Positive Approach to Coping with Alzheimer's Caregiving

"Promoting skills to cope with Alzheimer’s is increasingly important", says nationally known Alzheimer's disease expert Teepa Snow. In this Q&A with the Sun Sentinel of Fort Lauderdale, FL, Snow talks a bit about her Positive Approach method for both patients and their families to help them cope with Alzheimer's disease.

Snow explains that "people with Alzheimer’s are trying to deal with what they have lost. We need to take a step back and realize they aren’t crazy. Our job is to figure out the reason why they are doing what they do, then modify or change things to make the situation better."

Snow, also an occupational therapist, trainer, and educator, became interested in Alzheimer's after her grandmother was diagnosed with the disease, and says she has always been drawn to people with unique challenges, and finds joy with them.

When asked how it might be possible to associate a word like 'joy' with a devastating disease such as Alzheimer's, Snow said that the most important thing is to find a special moment with your patient or loved one and celebrate it.

Believing active social interaction with other people to be an important factor in improving brain health, Snows also adds that "nurturing something, like caring for animals or plants, seems (helpful)."

Read more: Learning to approach Alzheimer’s caregiving in a positive manner

At Memorable Pets, we are highly dedicated to raising funds for Alzheimer's awareness and research, which is why a portion of the proceeds from each Memorable Pet goes toward Alzheimer's care. You can learn more about our selection of pets and how you can help at our website: memorablepets.com

Don't Ask Me What I Had for Breakfast: A Short Film About Memory Loss

The New York Memory Center put together a short film in early 2013 illustrating how important staying active and engaged in social care is for Alzheimer's and dementia patients.

Participating in the arts, such as music, painting, dancing, and yoga, can slow the effects of memory loss and possibly prove more effective in certain patients than available medications for Alzheimer's.

The film focuses on Ola Hightower, whose dementia most significantly affects her short-term memory, and her daughter and caregiver, Allyson Hightower. Allyson notes the positive mood and behavioral changes in her mother after she began regularly attending her memory center.

"I can remember things that happened years ago," Ola said, when asked how her good her memory was, "but don't ask me what I had for breakfast this morning."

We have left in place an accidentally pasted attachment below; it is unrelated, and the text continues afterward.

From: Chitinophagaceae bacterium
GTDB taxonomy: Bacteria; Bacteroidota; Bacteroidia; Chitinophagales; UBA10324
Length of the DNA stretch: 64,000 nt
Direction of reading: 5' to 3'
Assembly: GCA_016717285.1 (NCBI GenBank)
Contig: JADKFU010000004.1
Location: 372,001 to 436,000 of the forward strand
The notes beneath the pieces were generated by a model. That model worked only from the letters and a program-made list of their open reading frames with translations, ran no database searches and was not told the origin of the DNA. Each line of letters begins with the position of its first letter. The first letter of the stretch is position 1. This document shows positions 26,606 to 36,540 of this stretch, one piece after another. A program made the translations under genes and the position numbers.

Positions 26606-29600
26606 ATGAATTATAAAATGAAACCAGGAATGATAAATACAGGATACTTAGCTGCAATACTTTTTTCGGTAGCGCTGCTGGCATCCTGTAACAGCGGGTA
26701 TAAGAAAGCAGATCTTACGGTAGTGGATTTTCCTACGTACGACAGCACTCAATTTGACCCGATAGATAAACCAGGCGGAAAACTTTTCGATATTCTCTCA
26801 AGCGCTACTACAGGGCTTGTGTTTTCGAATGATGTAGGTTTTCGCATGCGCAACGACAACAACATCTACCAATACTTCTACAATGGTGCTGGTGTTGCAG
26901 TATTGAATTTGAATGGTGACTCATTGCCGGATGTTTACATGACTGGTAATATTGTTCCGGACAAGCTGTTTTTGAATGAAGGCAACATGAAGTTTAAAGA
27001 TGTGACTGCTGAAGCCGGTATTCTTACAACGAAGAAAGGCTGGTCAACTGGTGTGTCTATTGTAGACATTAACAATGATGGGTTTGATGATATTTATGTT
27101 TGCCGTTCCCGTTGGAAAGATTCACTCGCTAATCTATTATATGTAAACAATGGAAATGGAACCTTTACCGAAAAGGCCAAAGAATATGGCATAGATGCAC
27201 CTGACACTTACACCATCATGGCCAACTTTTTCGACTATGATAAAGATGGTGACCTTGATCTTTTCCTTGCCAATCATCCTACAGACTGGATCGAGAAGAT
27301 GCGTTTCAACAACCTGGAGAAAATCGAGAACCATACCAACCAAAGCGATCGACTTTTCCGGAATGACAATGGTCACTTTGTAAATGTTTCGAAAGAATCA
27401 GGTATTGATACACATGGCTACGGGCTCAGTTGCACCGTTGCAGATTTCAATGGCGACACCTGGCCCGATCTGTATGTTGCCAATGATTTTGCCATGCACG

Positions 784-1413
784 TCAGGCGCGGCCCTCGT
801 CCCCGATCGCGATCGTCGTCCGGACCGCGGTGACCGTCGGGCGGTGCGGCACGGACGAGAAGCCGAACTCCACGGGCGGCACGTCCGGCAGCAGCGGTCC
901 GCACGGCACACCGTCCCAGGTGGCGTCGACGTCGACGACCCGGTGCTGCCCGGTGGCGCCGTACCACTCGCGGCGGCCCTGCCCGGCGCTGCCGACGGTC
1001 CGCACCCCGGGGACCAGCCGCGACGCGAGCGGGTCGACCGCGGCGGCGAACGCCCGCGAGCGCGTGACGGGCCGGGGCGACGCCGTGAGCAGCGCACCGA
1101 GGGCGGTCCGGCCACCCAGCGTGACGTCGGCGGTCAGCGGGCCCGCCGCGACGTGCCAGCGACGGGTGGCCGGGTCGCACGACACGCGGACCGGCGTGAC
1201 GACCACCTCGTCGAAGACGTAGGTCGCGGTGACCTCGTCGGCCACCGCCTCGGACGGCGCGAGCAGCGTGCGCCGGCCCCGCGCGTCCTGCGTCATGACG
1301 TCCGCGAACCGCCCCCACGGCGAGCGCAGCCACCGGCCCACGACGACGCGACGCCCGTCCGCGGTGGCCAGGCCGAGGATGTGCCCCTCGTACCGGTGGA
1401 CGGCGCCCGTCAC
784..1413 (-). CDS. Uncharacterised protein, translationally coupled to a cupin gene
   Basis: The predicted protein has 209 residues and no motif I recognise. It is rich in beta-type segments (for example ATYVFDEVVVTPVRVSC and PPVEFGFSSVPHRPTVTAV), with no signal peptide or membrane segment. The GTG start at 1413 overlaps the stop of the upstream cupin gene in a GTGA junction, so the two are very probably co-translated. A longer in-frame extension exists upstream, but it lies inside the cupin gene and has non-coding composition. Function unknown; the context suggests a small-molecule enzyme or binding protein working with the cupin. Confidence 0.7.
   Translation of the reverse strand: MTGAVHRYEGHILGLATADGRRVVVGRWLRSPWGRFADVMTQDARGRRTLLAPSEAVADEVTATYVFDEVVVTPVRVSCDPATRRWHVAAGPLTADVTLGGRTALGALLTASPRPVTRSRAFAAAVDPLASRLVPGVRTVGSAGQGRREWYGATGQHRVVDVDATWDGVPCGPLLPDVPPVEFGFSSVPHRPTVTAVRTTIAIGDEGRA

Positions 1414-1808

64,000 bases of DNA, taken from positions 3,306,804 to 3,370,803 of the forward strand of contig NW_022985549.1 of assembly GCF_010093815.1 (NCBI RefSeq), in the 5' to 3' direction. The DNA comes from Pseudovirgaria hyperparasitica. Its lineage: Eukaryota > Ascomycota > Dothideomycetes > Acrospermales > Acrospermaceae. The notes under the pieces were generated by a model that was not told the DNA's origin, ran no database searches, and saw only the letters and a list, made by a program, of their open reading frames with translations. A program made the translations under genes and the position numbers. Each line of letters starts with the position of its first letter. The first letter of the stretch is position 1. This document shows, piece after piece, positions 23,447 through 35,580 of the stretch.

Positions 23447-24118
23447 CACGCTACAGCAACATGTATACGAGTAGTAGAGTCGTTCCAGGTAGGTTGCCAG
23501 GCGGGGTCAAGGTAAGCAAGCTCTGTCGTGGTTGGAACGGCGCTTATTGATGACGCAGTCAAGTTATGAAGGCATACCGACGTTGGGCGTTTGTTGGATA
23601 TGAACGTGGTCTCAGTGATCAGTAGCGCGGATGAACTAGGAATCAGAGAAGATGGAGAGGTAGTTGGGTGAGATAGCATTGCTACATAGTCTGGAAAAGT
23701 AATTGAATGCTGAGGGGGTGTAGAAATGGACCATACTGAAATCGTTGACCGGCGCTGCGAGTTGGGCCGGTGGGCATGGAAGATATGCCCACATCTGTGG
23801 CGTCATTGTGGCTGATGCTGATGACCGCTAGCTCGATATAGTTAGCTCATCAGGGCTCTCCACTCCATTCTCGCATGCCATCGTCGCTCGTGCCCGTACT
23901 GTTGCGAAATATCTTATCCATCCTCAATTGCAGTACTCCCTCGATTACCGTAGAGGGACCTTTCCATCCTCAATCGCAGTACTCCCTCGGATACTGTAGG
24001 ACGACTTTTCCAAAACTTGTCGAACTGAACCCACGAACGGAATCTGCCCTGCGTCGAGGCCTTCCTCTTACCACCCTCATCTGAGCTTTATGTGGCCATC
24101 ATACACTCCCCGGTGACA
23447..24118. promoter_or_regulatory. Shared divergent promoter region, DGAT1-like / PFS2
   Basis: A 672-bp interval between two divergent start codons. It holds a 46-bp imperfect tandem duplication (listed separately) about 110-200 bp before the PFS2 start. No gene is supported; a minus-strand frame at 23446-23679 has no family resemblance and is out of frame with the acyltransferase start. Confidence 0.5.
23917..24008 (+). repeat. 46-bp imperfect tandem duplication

Read more: Don't Ask Me What I Had For Breakfast

At Memorable Pets, we are highly dedicated to raising funds for Alzheimer's awareness and research, which is why a portion of the proceeds from each Memorable Pet goes toward Alzheimer's care. You can learn more about our selection of pets and how you can help at our website: memorablepets.com

Pets with Dementia

In an article from Alzheimer's Reading Room, Elaine Pereira recounts how sudden and significant changes in her 16-year old cat's behavior led her to believe pets can exhibit symptoms of dementia in ways very similar to people.

She first noticed the difference in her cat, Snoopy, when he began to howl loudly and unceasingly for seemingly no reason at all. After doing some online research about cat howling, Pereira discovered that the cause was cat senility, which is essentially a kind of dementia in pets.

“Cats, just like people, can suffer from a form of mental confusion, or cognitive dysfunction, as they age. They become disoriented and often cry plaintively for no apparent reason, especially at night.”

Read more: Our Pets Get Dementia Too

At Memorable Pets, we are highly dedicated to raising funds for Alzheimer's awareness and research, which is why a portion of the proceeds from each Memorable Pet goes toward Alzheimer's care. You can learn more about our selection of pets and how you can help at our website: memorablepets.com

The Relationship Between Pets and Dementia Patients

When bringing real pets or stuffed animals around their loved ones with dementia or Alzheimer's, caregivers often notice a positive change; many times their patient will become happier and more talkative, perhaps even telling the animals things they won't even tell their caregivers.

A study conducted by a group of researchers from Massachusetts General Hospital showed that similar areas of the brain are activated when women viewed pictures of their children and their own dogs.

“Pets hold a special place in many people’s hearts and lives,” says Lori Palley, DVM, of the MGH Center for Comparative Medicine, co-lead author of the report. “There is compelling evidence from clinical and laboratory studies that interacting with pets can be beneficial to the physical, social and emotional wellbeing of humans.”

Read more: The Role of Pets in Dementia Care

At Memorable Pets, we are highly dedicated to raising funds for Alzheimer's awareness and research, which is why a portion of the proceeds from each Memorable Pet goes toward Alzheimer's care. You can learn more about our selection of pets and how you can help at our website: memorablepets.com